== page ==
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Let, $\{q_n\}_{n \in \mathbb{N}}$ be an enumeration of rational numbers. Consider the function $f : \mathbb{R} \to \mathbb{R}$ given by, $$\displaystyle f(x) = \sum\limits_{n : q_n < x} c_n$$

where, $\displaystyle \sum\limits_{n=1}^{\infty} c_n$ is an absolutely convergent positive series. The function is clearly monotone increasing, discontinuous at rationals (with jump exactly $c_n$ at $x = q_n$) and continuous at irrationals.

$1.$ I wish to ask about the points of differentiability of $f$?

Since $f$ is monotone it should be differentiable a.e. but how do we identify these points of differentiability? (as in a way of representing this set in a compact way)

Intuitively, it seems they should be related to the particular enumeration of the rationals $\{q_n\}$ at hand. For example if we have an enumeration such that for $\alpha \in \mathbb{R \setminus Q}$, we have $q_n \notin (\alpha - \delta_N , \alpha + \delta_N)$ for $1 \le n \le N$ (i.e., say $|q_n - \alpha| > \delta_n$ for $n \in \mathbb{N}$ where, $\delta_n \downarrow 0^{+}$ as $n \to \infty$) and now if we impose further the 'nice' property:

$\displaystyle \frac{f(\alpha + \delta_N) - f(\alpha)}{\delta_N} = \frac{1}{\delta_N}\sum\limits_{n : q_n \in (\alpha, \alpha + \delta_N)} c_n \to \lambda$, (as $N \to \infty$) and similarly one for the left derivative, we have $f'(\alpha) = \lambda$.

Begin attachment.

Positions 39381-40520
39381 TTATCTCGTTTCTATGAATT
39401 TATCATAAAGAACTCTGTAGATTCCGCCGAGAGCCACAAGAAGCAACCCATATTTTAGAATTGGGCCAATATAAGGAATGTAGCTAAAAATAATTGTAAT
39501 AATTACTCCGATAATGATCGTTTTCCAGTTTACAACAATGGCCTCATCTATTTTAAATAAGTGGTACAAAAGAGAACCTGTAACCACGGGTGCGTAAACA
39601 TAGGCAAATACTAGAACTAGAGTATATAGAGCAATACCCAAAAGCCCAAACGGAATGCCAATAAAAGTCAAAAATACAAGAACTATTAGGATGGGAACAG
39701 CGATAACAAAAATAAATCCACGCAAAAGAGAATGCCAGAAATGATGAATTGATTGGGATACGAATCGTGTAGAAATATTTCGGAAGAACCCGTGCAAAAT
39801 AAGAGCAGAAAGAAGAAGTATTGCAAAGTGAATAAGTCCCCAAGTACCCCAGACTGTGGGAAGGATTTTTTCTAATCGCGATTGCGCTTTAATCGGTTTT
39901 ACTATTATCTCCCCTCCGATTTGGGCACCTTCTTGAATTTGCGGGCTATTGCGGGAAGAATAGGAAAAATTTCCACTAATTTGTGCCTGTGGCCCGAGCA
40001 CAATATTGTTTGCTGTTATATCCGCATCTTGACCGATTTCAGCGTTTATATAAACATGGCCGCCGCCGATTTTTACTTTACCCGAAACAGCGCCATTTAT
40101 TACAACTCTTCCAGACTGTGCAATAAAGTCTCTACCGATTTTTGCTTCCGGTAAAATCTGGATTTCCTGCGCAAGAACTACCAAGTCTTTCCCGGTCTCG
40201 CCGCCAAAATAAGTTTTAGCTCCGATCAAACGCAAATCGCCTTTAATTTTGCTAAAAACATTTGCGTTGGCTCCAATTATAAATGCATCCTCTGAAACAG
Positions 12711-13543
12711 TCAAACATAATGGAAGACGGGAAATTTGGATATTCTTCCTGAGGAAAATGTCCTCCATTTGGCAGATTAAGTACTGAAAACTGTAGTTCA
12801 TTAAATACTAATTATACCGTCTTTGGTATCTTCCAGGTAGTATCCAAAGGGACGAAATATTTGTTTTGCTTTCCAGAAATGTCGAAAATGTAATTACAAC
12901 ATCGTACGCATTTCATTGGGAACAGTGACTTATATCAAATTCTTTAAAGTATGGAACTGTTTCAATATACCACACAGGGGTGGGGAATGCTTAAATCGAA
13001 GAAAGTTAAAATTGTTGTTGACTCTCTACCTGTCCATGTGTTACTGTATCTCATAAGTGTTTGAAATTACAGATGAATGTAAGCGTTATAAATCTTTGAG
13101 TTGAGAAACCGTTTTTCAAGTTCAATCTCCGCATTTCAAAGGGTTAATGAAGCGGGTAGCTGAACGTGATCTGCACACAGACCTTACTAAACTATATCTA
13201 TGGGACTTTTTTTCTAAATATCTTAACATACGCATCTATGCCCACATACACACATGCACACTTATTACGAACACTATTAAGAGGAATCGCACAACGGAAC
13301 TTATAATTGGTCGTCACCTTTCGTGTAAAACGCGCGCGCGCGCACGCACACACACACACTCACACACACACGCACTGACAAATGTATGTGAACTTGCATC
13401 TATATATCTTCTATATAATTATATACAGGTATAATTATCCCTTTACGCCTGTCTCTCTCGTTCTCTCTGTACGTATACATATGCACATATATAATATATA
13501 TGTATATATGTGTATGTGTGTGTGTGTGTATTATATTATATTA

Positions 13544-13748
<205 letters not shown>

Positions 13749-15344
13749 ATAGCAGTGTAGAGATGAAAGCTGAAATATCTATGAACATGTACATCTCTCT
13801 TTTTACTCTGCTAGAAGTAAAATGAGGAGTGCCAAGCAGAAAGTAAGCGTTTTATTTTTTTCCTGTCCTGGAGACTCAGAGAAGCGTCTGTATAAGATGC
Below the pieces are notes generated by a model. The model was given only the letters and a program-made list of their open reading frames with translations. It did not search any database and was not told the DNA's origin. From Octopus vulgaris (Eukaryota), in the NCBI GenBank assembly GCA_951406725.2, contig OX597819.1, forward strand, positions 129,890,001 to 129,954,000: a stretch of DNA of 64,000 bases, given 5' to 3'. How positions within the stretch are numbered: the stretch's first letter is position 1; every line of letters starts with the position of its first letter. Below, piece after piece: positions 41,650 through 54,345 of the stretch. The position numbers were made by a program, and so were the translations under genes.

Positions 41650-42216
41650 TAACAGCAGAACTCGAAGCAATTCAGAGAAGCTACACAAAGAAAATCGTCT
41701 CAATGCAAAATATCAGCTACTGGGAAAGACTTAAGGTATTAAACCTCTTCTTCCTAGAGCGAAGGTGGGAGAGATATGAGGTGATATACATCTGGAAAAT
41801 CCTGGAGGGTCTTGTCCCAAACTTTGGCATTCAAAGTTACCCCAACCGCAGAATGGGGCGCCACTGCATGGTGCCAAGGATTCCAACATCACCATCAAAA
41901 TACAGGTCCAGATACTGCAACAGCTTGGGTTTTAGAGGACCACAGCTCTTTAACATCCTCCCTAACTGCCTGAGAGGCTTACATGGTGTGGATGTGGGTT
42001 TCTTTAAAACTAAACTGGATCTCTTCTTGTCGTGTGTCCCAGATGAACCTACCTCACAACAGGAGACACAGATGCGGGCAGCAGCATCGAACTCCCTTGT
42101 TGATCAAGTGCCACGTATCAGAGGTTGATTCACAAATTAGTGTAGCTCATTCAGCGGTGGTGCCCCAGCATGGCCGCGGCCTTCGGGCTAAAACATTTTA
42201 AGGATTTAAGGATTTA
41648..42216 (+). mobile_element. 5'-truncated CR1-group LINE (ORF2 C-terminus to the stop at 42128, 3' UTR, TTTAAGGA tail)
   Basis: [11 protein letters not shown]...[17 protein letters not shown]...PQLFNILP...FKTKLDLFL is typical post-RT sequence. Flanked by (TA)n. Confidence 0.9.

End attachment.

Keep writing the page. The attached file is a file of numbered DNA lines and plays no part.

So, intuitively I can see how to choose an enumeration that makes the derivative equal $\lambda$ at $x = \alpha$ (or blows up at $\alpha$, i.e., $\lambda = + \infty$).

To clarify what I am asking: Given an enumeration of rationals, how do we come up with relevant definitions/concepts relating to said enumeration, which helps us identify which $\alpha$'s we should expect to be a point of differentiablity.

$2.$ Is there a way to estimate the derivative at these points?

Has these questions been addressed/answered in literature before? I'd love it if I could get some reference in this matter. Thanks! :-)

r9m
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1 Answers1

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Maybe my answer is not really in the direction you wanted but here it is anyway.

Your function is increasing so it has bounded variation and hence it's derivative (in the distributional sense) is a radon measure. In fact since your function is right continuous everywhere it's a Cumulative distribution function (after eventual renormalisation). Its derivative $\mu$ can be classified in 3 parts : $$\mu=\mu_{ac}+\mu_{d}+\mu_{w}$$ where the first term is absolutely continuous (with respect to lebesgue measure) the second term is discrete and the last term is weird (but more often called "singular without atoms" in the literature). In your case we just have $\mu=\mu_d=\sum c_n\delta_{q_n}$.

Let's go back to the usual differentiation : $\;\displaystyle \frac{f(x+h)-f(x)}{h}=\frac{1}{h}\mu(]x;x+h])=\frac{\mu(]x;x+h])}{\lambda(]x;x+h])}$.

Now we can use the theory of differentiation of measures to deal with your question. Using theorem 7.13 or 7.14 of Real and complex analysis by W. Rudin (3rd edition) we see that the derivative of $f$ is equal to the derivative of $\mu$ with respect to the Lebesgue measure and since $\mu$ is discrete we get $f'=0$ a.e. (with respect to the Lebesgue measure).

Renart
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